Legislation sponsored by Senator Joe Pennacchio (R-Essex, Morris, Passiac) that forbids State Investment Council members from voting on investments that present a financial or familial conflict of interest passed the Senate State Government, Wagering Tourism & Historic Preservation Committee.
“In 2008, the State Investment Council invested in Lehman Brothers right before the firm went bankrupt,” Senator Pennacchio recalled. “The Lehman Brothers managers who sat on the council should have been forced to recuse themselves. Instead, they cost the pension system $115 million. This kind of blatant conflict of interest would not be tolerated under my legislation.”
Legislation sponsored by Senator Sam Thompson (R-Middlesex, Burlington, Ocean Monmouth) to promote economic growth by expanding the study of trends and opportunities for business in the state was advanced by the Senate State Government Committee.
“This will give us a central collection point for all of this data,” Senator Thompson said. “That will allow us to perform a better analysis of the business climate in the state and find out what we can do to help it.”
Two bills sponsored by Senator Diane Allen (R-Burlington) to improve benefits and job prospects for returning veterans were advanced by the Senate Military and Veterans Affairs Committee.
“We should be doing everything we can to show that we are grateful for our veterans,” Senator Allen said. “Service members encounter real struggles when they return home, so we must find ways to make that transition a little easier.”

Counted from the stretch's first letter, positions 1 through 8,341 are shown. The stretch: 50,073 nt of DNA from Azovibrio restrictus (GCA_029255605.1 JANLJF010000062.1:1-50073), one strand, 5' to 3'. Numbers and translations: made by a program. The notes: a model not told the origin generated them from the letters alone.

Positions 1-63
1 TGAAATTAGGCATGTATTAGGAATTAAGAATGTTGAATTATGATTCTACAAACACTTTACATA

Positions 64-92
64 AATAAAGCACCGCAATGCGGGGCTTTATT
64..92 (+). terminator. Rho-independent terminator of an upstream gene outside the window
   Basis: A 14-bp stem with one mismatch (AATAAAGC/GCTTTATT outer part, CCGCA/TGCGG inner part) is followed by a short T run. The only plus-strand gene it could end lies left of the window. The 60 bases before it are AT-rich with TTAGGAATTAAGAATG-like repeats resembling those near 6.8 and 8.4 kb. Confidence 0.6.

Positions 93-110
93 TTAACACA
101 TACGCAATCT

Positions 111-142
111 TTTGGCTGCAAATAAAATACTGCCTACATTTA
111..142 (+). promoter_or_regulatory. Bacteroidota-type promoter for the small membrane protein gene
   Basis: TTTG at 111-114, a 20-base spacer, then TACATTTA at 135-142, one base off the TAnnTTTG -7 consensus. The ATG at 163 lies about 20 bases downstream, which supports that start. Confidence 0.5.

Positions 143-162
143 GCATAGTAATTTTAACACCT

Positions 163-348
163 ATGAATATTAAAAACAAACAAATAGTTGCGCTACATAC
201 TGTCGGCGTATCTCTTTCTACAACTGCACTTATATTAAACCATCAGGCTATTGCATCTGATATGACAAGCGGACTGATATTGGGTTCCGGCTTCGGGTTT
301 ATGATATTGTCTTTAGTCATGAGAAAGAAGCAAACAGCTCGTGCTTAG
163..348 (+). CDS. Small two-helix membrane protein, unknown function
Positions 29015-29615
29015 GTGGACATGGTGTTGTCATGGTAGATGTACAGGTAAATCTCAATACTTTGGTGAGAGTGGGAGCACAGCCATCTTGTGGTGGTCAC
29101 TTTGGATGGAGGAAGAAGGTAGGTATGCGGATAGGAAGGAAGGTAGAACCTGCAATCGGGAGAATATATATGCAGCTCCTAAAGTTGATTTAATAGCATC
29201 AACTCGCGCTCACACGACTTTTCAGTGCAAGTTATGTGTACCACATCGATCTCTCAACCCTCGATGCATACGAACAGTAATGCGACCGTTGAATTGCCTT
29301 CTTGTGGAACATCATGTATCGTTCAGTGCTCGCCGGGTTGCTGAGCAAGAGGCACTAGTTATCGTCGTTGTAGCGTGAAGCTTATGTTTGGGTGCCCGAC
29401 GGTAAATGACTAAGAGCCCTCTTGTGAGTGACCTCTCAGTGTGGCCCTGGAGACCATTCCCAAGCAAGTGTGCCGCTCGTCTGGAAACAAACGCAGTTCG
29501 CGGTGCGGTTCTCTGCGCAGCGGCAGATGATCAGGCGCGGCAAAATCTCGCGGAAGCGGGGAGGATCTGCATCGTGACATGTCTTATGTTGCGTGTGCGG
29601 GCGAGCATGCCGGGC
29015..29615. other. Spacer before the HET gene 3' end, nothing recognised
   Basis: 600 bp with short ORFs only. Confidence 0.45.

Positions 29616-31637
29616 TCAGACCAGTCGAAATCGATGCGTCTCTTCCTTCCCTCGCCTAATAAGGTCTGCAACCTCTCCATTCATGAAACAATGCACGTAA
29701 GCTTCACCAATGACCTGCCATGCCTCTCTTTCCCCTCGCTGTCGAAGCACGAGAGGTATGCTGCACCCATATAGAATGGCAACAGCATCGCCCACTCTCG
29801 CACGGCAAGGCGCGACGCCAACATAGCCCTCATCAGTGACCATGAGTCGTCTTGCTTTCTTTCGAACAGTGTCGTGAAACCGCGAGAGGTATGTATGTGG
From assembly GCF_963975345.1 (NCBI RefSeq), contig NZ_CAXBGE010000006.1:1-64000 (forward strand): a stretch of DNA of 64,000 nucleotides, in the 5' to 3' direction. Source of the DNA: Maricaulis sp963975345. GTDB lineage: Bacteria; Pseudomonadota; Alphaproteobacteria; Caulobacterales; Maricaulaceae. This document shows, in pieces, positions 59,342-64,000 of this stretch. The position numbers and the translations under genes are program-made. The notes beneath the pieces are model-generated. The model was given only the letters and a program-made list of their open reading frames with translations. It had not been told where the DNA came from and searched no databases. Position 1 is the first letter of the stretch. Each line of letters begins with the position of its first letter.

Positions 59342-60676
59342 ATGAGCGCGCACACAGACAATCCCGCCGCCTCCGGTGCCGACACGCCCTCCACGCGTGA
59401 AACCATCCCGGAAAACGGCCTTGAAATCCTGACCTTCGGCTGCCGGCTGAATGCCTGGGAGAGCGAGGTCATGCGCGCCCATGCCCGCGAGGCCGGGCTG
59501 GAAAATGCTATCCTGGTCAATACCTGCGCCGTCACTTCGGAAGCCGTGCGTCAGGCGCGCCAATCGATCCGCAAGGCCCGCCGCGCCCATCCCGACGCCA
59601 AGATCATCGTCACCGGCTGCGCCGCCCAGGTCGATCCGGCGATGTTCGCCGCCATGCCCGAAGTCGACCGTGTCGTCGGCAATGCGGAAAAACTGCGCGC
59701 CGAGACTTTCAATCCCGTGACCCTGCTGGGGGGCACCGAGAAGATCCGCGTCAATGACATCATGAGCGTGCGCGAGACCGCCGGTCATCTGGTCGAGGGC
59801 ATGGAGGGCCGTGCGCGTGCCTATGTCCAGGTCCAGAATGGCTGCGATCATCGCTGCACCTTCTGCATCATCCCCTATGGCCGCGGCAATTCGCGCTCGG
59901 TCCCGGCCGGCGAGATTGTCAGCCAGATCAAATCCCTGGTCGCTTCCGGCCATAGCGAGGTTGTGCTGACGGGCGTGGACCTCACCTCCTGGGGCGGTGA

Senator Joe Pennacchio (R-Essex, Morris, Passaic) announced that his legislative office will once again collect toy donations throughout the holiday season to support local organizations. All are encouraged to drop off new, unwrapped toys at the Senator’s district office in Montville.
“The holiday season is a time for us to come together to support those in need, and teach our own children the value of making a difference in the lives of the less fortunate,” Senator Pennacchio said. “It is truly a privilege to open our doors as a collection site for children in need. I urge my constituents to take the time to make a donation and embrace the spirit of generosity that this season inspires.”
Bill provides free ambulance service for those injured while rendering good faith emergency care
Legislation pioneered by Senator Christopher “Kip” Bateman to ensure people who are injured while rendering emergency care do not have to pay for an ambulance has passed the Senate Law and Public Safety Committee. Senator Bateman first authored the bill in 2013 to encourage Good Samaritan acts statewide.
“When a catastrophe strikes, minutes can mean the difference between a life saved and life lost,” Senator Bateman said. “We saw this come to fruition during the recent train crash in Hoboken, where many commuters rushed to aid critically injured passengers in the crucial moments before first responders arrived on the scene. Anyone who demonstrates that kind of selfless courage should not have to pay for an ambulance if they are injured while rendering emergency care.”